Before the revolutions of 1989, the world’s two major political ideologies championed different histories and plotted divergent futures. With the fall of communism in Eastern Europe, symbolised most overtly by the fall of the Berlin Wall, an act that would ultimately lead to German reunification in 1990, certain historical narratives and the futures they proposed were cancelled. But while that one act of rocky destruction became an image of communism’s capitulation, what hadn’t been cancelled, at least in the technical sense, were the faces of several lithographic stones held at a socialist art academy on the eastern side of the Wall. These iconographic time capsules carried forty year’s worth of work by artists practising under the duress of a paranoid government and its propagandic control of their visual culture. These lay dormant for years before their discovery by Sarah Dudley and Ulie Kuhle, friends of the American artist Jim Dine.
On receipt of the stones Dine set about recovering the work of those unidentified Eastern Bloc students, carefully combing them with his own motifs, which share a similar pictorial lineage in terms of form and address, in order to both reinterpret and to assert control over the found imagery. (Indeed, Dine’s own family roots stem from Eastern Europe, his grandparents originating from Lithuania and Poland). The resultant prints, which represent two and a half years of work, will form the forthcoming show A History of Communism at London’s Alan Cristea Gallery. Alongside these another show, Jim Dine: Printmaker, will run in the gallery’s second space, exhibiting a selection of recent editions and classic prints by the artist which tells the story of Dine’s fifty years as a printmaker. Printmaking is a particular passion for Dine, who is now considered one of America’s most important living artists; in his own words:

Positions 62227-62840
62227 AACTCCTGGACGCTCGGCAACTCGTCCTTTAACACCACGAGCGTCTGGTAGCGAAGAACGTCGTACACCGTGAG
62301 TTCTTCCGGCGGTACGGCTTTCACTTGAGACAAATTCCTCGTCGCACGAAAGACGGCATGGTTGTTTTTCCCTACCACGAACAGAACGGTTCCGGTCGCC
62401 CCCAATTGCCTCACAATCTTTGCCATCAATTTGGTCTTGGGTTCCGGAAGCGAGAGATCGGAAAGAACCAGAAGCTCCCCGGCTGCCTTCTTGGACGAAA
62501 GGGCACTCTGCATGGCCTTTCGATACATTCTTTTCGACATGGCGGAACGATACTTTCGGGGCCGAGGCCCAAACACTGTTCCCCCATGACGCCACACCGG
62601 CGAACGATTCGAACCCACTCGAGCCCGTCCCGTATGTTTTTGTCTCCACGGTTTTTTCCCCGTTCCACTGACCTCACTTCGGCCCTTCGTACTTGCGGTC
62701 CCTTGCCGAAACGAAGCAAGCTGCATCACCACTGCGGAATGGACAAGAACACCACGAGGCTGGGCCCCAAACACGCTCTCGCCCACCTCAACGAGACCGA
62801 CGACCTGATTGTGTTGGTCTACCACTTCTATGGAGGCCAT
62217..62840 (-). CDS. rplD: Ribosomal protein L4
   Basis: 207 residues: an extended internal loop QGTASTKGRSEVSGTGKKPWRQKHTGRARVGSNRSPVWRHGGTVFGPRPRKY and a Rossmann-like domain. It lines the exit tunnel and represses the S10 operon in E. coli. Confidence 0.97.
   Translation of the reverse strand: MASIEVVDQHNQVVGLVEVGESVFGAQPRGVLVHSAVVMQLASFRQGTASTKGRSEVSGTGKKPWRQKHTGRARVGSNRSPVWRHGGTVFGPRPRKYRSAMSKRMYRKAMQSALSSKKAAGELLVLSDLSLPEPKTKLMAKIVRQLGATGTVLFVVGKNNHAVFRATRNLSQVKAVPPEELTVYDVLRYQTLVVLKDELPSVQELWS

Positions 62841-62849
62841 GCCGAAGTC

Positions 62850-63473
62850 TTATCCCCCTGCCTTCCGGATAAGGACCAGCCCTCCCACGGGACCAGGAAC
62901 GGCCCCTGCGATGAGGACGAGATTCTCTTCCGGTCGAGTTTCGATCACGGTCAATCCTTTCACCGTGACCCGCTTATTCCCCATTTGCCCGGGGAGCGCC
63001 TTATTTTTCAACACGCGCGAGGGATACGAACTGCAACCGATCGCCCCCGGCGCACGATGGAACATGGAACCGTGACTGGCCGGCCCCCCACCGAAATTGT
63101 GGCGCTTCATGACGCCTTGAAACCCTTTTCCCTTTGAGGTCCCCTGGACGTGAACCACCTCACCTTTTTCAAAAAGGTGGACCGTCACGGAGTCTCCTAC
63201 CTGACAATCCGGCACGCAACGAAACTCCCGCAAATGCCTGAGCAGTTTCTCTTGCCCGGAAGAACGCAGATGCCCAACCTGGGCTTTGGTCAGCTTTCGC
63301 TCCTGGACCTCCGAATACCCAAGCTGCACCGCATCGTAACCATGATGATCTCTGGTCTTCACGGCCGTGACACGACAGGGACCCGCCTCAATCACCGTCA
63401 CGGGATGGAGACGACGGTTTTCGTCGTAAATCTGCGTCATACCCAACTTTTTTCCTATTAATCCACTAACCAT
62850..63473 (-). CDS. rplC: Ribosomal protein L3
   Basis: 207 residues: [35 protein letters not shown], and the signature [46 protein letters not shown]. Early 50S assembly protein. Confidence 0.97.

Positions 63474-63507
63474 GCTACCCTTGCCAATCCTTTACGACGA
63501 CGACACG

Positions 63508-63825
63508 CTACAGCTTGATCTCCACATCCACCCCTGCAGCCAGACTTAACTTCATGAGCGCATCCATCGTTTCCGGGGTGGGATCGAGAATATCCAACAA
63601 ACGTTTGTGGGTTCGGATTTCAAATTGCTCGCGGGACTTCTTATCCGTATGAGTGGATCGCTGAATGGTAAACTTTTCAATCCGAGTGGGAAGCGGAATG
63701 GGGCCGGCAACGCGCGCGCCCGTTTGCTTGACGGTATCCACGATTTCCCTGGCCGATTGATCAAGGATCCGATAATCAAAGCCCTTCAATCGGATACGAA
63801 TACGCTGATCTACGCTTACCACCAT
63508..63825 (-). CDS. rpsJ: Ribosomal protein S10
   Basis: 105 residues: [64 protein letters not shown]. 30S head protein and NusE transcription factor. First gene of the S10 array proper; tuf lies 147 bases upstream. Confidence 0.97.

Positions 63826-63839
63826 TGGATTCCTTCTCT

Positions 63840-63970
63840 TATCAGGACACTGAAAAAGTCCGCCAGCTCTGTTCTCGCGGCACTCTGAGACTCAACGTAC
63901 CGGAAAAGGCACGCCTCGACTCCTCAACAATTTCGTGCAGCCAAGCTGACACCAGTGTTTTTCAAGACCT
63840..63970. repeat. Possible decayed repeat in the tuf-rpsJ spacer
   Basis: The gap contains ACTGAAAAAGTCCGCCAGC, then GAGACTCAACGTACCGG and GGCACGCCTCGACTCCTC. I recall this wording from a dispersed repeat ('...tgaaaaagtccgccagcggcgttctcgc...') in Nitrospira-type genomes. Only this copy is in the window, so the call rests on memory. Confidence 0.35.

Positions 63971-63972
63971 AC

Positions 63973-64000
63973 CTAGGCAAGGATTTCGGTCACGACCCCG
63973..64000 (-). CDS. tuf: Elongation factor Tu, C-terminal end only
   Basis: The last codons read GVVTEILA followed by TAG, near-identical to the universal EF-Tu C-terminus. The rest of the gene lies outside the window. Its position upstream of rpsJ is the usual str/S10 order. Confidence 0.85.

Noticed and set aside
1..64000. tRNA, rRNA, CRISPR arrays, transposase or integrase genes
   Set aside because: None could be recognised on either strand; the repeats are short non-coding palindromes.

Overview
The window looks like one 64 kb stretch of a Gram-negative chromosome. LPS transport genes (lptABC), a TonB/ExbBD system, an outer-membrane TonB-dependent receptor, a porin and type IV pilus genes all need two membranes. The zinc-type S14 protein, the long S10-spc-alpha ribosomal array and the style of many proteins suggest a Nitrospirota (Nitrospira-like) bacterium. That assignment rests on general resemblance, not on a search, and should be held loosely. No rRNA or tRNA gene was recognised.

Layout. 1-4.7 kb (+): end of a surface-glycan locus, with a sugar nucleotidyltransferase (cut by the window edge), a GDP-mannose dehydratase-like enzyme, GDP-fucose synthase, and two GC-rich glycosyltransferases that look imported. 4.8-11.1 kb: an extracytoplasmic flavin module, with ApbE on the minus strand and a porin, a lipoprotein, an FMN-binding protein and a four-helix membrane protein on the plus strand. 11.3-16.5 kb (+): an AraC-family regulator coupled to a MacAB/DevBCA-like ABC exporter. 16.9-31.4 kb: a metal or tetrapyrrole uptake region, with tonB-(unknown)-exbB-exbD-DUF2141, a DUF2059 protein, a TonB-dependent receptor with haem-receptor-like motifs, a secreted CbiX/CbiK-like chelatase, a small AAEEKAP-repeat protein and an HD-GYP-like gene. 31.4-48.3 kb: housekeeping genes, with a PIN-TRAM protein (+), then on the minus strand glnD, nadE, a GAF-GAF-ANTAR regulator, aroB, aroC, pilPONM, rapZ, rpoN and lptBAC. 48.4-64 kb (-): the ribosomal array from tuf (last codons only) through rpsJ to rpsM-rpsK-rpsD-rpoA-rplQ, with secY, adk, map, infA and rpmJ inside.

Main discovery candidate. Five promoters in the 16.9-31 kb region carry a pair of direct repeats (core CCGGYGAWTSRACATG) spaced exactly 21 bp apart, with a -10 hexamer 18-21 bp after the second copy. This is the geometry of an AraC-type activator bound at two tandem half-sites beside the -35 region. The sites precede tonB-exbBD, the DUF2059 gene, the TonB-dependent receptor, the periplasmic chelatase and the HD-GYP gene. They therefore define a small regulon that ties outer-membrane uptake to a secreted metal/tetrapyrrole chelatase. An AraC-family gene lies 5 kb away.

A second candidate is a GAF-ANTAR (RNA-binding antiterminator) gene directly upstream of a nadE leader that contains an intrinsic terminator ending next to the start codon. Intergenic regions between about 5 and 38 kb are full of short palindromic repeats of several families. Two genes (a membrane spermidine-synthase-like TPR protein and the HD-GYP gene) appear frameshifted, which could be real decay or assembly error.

“The thrill for me is inventing, and adding or taking out, changing from one state to another.
Handcolouring over a woodcut that’s in black and white, then printing the block again over the
colour that I painted on, then taking a rag soaked in turpentine and rubbing it over the print, then
putting an etching over that. It’s more than that though; it’s the freedom to change when I want to
and for the image to grow.”